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Phthalates in school supplies

Phthalates in school supplies home

Context - Phthalates are additives that are widely used in plastics to make them soft and flexible.

To protect children from potential health effects, certain phthalates are no longer used in toys and childcare articles. However, some school supplies – such as erasers, bags or pencil cases – were found to contain these phthalates.

Can regularly chewing on such articles cause harmful health effects?

An assessment by the European Commission Scientific Committee on Health and Environmental Risks (SCHER)

The answers to these questions are a faithful summary of the scientific opinion produced in 2008 by the Scientific Committee on Health and Environmental Risks (SCHER): "Opinion on phthalates in school supplies" Learn more...

GreenFacts was contracted to prepare this summary by the DG Health and Consumers of the European Commission, which authorised its publication. See this publication on europa.eu.
Text copyright© DG Health and Consumers of the European Commission.

  • Source document:SCHER (2008)
  • Summary & Details: GreenFacts

1. Introduction: why is there a concern over phthalates in school supplies?

The Danish EPA found a variety of phthalates in school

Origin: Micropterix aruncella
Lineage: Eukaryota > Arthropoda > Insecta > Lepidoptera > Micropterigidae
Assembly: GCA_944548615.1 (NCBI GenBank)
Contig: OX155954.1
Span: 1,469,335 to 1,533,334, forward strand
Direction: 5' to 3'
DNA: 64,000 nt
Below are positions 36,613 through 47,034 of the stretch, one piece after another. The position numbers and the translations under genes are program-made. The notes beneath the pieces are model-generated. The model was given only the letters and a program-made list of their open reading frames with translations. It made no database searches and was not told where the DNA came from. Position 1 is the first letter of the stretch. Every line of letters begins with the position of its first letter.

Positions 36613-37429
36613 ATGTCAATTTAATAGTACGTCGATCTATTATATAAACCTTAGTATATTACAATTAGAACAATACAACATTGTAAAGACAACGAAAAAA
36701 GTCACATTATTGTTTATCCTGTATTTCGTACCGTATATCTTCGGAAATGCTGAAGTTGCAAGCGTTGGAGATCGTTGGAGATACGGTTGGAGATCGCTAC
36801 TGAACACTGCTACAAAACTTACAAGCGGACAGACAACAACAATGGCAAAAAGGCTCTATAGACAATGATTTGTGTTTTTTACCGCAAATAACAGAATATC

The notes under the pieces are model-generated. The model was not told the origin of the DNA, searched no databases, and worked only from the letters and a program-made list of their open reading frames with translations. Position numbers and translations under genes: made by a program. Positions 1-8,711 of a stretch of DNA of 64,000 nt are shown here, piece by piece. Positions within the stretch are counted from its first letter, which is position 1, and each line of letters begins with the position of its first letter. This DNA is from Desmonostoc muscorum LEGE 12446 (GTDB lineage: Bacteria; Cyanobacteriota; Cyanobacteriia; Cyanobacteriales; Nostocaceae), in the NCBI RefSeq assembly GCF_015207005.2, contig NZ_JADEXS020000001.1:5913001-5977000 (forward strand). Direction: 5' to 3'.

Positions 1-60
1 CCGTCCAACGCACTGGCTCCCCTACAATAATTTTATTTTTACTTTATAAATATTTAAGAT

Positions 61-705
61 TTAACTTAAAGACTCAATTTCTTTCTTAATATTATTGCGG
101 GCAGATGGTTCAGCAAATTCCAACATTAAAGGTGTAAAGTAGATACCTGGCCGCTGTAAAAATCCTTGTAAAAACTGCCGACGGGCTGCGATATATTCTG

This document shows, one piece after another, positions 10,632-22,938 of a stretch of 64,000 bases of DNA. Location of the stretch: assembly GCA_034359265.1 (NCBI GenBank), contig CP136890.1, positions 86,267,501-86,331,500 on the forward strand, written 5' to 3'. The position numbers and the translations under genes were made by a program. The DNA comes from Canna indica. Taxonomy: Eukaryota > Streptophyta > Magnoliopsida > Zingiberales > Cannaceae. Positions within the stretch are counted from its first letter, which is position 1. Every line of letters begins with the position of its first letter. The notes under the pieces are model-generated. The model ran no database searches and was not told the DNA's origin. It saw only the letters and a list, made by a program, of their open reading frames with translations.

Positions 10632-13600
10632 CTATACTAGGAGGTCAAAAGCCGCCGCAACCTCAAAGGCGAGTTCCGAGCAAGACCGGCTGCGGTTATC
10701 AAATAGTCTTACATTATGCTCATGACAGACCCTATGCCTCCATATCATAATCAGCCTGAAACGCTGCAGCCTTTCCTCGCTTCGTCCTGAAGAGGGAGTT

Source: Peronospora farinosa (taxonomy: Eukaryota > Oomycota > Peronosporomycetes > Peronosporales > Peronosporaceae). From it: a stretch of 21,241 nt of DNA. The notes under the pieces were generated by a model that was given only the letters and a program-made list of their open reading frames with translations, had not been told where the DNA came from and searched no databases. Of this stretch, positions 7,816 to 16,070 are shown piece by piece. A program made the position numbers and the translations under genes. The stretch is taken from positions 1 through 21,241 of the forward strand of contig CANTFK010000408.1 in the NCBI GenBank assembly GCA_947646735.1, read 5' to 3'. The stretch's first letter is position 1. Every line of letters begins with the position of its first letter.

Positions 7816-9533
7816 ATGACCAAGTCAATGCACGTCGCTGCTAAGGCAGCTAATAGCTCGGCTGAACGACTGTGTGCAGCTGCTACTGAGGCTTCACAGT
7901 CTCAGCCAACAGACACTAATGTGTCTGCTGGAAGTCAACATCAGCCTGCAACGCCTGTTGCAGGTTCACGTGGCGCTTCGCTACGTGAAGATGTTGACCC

supplies.
The Danish EPA found a variety of phthalates in school supplies.
Source: scol22, sxc.hu

Phthalates are a group of chemical compounds used in the production of plastics such as PVC to make them softer and more flexible. When present in consumer products, phthalates can be released because they are not chemically bound to the plastics. This may lead to human exposure, which has raised public concern. Many different phthalates exist with different properties, uses, and health effects.

Because of their potential effects on human health, the European Union has banned the use of six specific phthalates in products for children. Notably, DEHP, DBP and BBP have been banned in all toys and childcare articles, and DINP, DIDP and DNOP have been banned only in those articles that children could suck and chew on.

In a recent study, the Danish Environmental Protection Agency (EPA) found a variety of phthalates in school supplies – including in erasers – and concluded that, in general, the tested supplies do not pose any health risks when used normally.

However, the Danish study warned that some of the tested erasers which contained DEHP may present health risks, when children regularly suck and chew on them.

Also, some manufacturers might now use other types of phthalates which have not been banned in consumer products. More...

2. How was the Danish study on phthalates in school supplies conducted?

A number of items, including erasers, were analysed for chemical
								content.
A number of items, including erasers, were analysed for chemical content.
Source: Allen Pope

2.1 In the framework of the study carried out by the Danish Environmental Protection Agency (Danish EPA), a number of school bags, toy bags, pencil cases, and erasers available in shops were analysed to see the type and the amount of chemical substances they contained and how much would be released if children bit or licked them.

The school supplies items considered most relevant were erasers due to their small size that makes them likely candidates for repeated chewing. Of the 26 erasers analysed in detail, three contained DEHP and six DINP. Some of the other school supplies also contained some DIBP or DBP. In general, the tested school supplies were considered not to present a health risk for children, except erasers containing DEHP.